Osteoarthritis: Treat with Exercise

A review article from the University of British Columbia in Vancouver shows that exercise does not increase the rate of knee damage in people with osteoarthritis, and usually reduces knee pain and disability (Canadian Family Physician, September 2009).

If you develop pain in your knee that was not caused by an accident or trauma, your doctor will usually check you for known causes of joint damage. If he finds no cause, he will tell you that you have osteoarthritis, which means that he doesn't know why your knee hurts. Most people with osteoarthritis (not associated with trauma) are overweight, do not exercise, and/or have weak muscles that support knee movements.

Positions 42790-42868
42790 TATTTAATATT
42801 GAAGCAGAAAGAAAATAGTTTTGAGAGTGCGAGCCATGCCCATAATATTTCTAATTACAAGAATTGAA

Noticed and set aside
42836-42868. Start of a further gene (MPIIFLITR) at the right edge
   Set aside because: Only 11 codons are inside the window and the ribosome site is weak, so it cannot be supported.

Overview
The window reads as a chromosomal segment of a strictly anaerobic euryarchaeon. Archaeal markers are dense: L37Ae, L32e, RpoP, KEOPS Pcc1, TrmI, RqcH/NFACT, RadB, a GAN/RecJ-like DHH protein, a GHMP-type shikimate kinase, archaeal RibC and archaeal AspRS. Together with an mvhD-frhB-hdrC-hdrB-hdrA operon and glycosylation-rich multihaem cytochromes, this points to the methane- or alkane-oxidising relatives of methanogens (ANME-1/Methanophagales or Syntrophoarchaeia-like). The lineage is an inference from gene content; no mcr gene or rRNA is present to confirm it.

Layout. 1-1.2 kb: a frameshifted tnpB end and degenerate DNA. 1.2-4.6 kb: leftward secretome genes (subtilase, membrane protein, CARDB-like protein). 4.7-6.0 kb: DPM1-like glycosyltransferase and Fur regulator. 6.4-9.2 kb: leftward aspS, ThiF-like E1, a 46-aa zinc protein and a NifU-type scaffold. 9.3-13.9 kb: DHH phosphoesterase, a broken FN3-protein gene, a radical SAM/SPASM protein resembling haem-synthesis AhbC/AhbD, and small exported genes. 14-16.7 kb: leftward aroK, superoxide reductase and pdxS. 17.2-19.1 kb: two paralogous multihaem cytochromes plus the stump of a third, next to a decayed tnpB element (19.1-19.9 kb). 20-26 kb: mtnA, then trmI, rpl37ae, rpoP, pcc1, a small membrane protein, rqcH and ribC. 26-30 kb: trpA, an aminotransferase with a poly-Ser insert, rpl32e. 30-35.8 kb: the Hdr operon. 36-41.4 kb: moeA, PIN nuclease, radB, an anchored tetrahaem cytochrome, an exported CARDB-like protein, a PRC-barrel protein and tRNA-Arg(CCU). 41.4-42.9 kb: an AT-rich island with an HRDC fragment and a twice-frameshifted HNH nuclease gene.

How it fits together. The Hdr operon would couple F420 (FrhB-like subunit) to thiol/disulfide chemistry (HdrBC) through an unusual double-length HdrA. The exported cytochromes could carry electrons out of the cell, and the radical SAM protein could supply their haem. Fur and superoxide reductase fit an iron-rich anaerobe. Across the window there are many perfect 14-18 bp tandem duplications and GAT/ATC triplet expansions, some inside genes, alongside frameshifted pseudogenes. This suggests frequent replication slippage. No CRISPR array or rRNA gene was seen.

Osteoarthritis causes a higher incidence of disability than any other chronic condition. It makes exercise difficult, and not exercising increases risk for heart attacks. One in three North Americans over 60 have X ray evidence of osteoarthritis.

People with osteoarthritis should avoid contact sports, but exercise is more effective than any medication to treat this condition. The best activities include swimming and other water- based exercises, stationary cycling or cycling on the road, and muscle strengthening exercises using Nautilus machines or similar equipment at a gym. People with knee osteoarthritis should avoid sports that involve sudden shocks to the knee, such as when the foot hits the ground during running. Inactivity and overweight increase your chances of further knee damage and often lead to a joint replacement. More on arthritis


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